Approaching Simsbury, there is parking at Latimer Lane and then at the commuter lot across from Sand Hill Road. The trail then passes restored brownstone buildings on the campus of aerospace and defense conglomerate Ensign-Bickford (now Dyno-Nobel), which started in 1836 as a manufacturer of William Bickford's safety fuses for mining. The trail in Simsbury turns right at Drake Hill Road then left at Iron Horse Boulevard, where there is a huge parking lot, information and restrooms.
The trail continues north, paralleling the boulevard and passing Drake Hill Road Park. On a crisp fall day with the colors of changing leaves, this stretch is a treat to travel. From here, the trail continues to parking at RT 315 in Tariffville, and RTs 189, 20 and Copper Hill Road in East Granby (facilities are 0.1 mile West down Copper Hill Road) to the state line, where it becomes the Southwick Rail Trail, continuing another 6.3 miles to the Westfield border passing the beautiful Lake Congamond.
To reach the southern trailhead on the Yale campus, take Interstate 91 to Exit 3/Trumbull Street. Drive straight on Trumbull for three blocks to Hillhouse Avenue and look for on-street or garage parking. On weekends and after 4:30 p.m. on weekdays, Yale's parking lots are open to the public for free.
To reach the Cheshire trailhead, take Interstate 691 to Exit 3 and head south on State Route 10/Highland Avenue through town. Turn right on Cornwall Avenue and proceed to the trailhead and adjacent parking. To drive to the southern access point, leave Route 15 (Wilbur Cross Parkway) at Exit 60 and drive north on Route 10 (Dixwell Avenue) for 0.25 mile. Take the first entrance to the mall on your right and proceed to the large parking lot on the south side of the mall, which is adjacent to the trail.
To reach the West Main Street trailhead, take Interstate 691 to Exit 3 and head north on State Route 10/South Main Street to West Main. Turn left on West Main and proceed to the trailhead parking area.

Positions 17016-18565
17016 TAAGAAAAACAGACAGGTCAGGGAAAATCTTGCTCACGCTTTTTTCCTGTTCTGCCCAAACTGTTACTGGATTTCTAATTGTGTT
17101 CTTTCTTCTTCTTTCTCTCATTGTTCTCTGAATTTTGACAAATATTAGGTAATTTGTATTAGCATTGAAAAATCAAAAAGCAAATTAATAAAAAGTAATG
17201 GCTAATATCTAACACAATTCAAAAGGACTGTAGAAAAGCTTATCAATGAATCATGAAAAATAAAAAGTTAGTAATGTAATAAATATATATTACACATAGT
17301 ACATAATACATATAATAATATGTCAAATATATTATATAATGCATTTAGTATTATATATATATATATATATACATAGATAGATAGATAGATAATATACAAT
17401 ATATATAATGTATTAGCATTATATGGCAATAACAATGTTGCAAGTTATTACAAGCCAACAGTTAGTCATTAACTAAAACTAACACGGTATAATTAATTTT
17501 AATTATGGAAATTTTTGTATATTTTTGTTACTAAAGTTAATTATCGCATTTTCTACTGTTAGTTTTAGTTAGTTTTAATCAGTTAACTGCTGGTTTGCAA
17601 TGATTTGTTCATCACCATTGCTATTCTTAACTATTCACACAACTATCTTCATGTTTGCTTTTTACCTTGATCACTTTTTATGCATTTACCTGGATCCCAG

To reach the southern trailhead in Farmington, take Interstate 84 to Exit 37 to go west on Route 6. Then continue to next intersection and make a left by following the Route 10 signs. Then take a right turn unto Meadow Road. Meadow Road will bend to the left but go straight unto Red Oak Hill Road for approximately 1/4 mile to the driveway for Tunxis Meade Park. (The first asphalt trail to the right of Meadow Road isn't the rail-trail, but a wonderful spur to the center of historic Farmington, whose museums and colonial architecture are worth a side trip.)
To reach the State Route 315 trailhead, take I-84 to Exit 37 (from the south) or 39 (from the north). Once in Farmington, head north on Route 10 through Avon and Simsbury. The Route 315 trailhead parking area lies 2 miles beyond the Iron Horse Boulevard trailhead.
Your comment saying New Haven is not the safest place to ride, but if you are a guy and mind your own business you will be okay, is just not true. You need to review the older comments on this web page and review police reports. There have been incidents ...
Southwick section just okay. If you enjoy staring at trees it is great, otherwise it is a little boring. The trail is well maintained however in this section. Nice and smooth overall.
Granby, Suffield and East Granby is slightly more interesting. The ...
Read my review right below yours. I'd recommend the Westfield route (the northern terminus of the trail right now) on down through Farmington - it's safe and beautiful. Of course I'm biased because I live in this area, but I've cycled almost ...